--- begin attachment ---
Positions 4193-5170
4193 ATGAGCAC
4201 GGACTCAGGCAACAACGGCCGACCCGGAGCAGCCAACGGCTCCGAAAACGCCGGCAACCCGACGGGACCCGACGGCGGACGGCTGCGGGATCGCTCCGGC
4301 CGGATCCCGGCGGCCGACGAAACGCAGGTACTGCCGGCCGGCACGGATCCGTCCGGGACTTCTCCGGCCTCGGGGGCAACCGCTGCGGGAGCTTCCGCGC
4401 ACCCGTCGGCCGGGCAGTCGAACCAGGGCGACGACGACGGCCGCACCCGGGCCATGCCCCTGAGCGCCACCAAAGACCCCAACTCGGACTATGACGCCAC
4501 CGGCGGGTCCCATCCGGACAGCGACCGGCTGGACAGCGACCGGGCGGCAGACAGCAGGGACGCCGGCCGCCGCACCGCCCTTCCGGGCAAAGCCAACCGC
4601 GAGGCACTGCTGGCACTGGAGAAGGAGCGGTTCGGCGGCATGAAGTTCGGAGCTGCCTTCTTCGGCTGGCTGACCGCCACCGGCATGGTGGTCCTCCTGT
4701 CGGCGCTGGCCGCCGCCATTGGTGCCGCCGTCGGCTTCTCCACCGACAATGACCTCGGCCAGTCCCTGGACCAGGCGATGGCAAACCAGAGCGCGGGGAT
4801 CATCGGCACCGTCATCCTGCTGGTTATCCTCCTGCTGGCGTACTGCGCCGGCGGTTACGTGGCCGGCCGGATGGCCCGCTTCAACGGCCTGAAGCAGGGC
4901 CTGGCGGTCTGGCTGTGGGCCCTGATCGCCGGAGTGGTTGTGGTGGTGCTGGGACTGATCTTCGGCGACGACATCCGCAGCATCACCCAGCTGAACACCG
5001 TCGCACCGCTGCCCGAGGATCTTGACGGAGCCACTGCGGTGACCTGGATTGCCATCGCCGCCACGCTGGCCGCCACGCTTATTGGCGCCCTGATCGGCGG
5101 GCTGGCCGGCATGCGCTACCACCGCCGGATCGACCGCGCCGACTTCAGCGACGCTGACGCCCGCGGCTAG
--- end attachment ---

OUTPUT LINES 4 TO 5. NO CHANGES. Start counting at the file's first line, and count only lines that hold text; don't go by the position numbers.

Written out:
4301 CGGATCCCGGCGGCCGACGAAACGCAGGTACTGCCGGCCGGCACGGATCCGTCCGGGACTTCTCCGGCCTCGGGGGCAACCGCTGCGGGAGCTTCCGCGC
4401 ACCCGTCGGCCGGGCAGTCGAACCAGGGCGACGACGACGGCCGCACCCGGGCCATGCCCCTGAGCGCCACCAAAGACCCCAACTCGGACTATGACGCCAC